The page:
Patients being treated at the Georgia Cancer Center (GCC) at Augusta University have new members on their team, and they know all about working as a team.
Student-athletes at Augusta University launched the “Here to Win” campaign during a recent news conference. The campaign will bring awareness to cancer prevention and early detection, while also raising funds to support research projects at GCC.
Ryan Erlacher, athletic director at Augusta University, said Jaguar athletics has long partnered with GCC for cancer awareness games. However, they looked for a way to advance the teamwork.
“That leads to the ‘Here to Win’ campaign which displays how Georgia Cancer Center laboratory scientists are passionate and dedicated about finding new treatment options for various forms of cancer and new ways to detect and identify cancer in early stages,” he said. “It highlights the passion AAU student-athletes and coaches have for their respective programs and their commitment to being champions on the playing surface, in the community, and in the classroom.”
The campaign will be highlighted at games across all AAU sports. Fans will have the opportunity to make donations for the GCC. There will also be unique opportunities during gameplay, such as pledging an amount for every dig the Jaguar volleyball team has during the match. The cancer center will also have an educational display at the games to promote healthy living, cancer prevention, and the importance of cancer screenings.
Money collected will go to GCC to help fund research projects underway at the center.
“I think every penny that anybody donates is a drop in the ocean to add to that volume. There is no amount of donation that is too little,” said Dr. Balveen Kaur, associate director for cancer research at the Georgia Cancer Center. “100% of the funds that we raise go towards research that we support. We have supported clinical trials and we have supported epidemiological studies which look at our patient population.”
GCC has found the state has a disproportionate number of cancer diagnoses with poor outcomes, particularly in minority and underserved populations. Kaur said those groups often also face financial hardships, what is called ‘financial toxicity,’ when they are diagnosed with cancer.
“For some of these patients, it’s a choice of buying their chemotherapy drug or milk for their children. And these are very overwhelming decisions for people to make. And these patients are also afraid to tell this to their physicians, and there are programs to help this patient population. But an early identification of people who are at risk of this financial toxicity because of the diagnosis is very important,” she said.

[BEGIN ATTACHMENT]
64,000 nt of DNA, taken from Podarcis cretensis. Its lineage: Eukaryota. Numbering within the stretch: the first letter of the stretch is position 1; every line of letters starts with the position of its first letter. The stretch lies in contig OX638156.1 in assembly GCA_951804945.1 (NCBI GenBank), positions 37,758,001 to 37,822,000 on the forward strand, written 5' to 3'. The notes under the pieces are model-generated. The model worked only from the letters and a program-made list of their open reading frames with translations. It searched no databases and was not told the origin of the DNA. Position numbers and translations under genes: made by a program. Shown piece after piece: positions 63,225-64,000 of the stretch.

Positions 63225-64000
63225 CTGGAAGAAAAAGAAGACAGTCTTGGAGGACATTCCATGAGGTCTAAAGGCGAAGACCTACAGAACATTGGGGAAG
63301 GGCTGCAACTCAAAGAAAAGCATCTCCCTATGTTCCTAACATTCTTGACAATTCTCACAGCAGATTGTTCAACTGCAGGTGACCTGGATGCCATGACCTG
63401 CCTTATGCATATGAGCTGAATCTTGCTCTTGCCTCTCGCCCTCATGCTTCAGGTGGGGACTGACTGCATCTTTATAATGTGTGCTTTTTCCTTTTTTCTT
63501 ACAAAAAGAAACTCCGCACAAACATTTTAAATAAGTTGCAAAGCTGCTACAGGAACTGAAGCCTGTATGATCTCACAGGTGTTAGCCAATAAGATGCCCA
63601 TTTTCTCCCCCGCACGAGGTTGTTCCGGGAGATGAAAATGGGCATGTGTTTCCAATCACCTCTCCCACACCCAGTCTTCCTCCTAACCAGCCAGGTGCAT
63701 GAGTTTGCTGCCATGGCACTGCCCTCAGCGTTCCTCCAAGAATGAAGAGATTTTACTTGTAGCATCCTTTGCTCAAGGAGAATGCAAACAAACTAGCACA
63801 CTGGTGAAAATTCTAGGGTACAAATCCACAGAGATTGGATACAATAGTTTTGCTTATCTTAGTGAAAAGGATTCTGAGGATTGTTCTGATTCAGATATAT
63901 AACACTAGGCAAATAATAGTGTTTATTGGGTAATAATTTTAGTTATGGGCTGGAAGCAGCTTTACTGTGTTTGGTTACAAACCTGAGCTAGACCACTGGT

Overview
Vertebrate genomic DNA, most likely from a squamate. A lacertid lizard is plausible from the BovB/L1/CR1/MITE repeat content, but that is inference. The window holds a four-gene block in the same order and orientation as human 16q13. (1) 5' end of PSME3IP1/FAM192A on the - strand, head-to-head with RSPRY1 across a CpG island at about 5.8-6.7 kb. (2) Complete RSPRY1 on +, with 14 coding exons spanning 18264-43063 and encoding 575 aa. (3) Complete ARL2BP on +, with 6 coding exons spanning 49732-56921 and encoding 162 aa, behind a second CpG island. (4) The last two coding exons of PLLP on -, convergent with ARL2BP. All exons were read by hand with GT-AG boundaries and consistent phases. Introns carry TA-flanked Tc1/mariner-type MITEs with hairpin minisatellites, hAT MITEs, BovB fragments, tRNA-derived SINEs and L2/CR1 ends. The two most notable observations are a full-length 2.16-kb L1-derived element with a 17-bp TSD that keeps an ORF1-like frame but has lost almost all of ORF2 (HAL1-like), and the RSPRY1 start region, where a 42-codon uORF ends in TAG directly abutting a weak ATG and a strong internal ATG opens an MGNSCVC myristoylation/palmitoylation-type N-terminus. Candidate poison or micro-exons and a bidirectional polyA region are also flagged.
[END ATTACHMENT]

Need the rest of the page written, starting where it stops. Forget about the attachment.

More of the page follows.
Among the athletes joining the GCC team is Timmy Sellers, a senior on the basketball team. He said it is important to participate in this to represent the university, but also representing something bigger than themselves.
“It’s not just one game for any team. It’s just a constant university support and that we are here within a community to help. To just be a positive statement and have a positive impact on communities, just show they’re not alone. And it’s not just a one-game thing. It’s actual ongoing support,” he said.
Kaur said that the level of engagement is incredible and gives patients and their families a sense of being supported.
“I think worse than hearing a diagnosis of cancer is hearing your loved one has a cancer. There are a lot of really good treatments. We have made a lot of progress. But rather than celebrate on the progresses, we have refocused on the journey that’s ahead of us. And in this partnership, there is so much interest in the cancer center to really integrate with the community,” she said.
Sellers want cancer patients and their families to know they are not alone in the fight.
“The message that I have is just stay strong and just always try to stay positive and just know that you’re not alone,” he said. “No matter how down you may feel, l just know that somebody loves you. Somebody cares about you and that people want to see you do good and people want to see you happy.”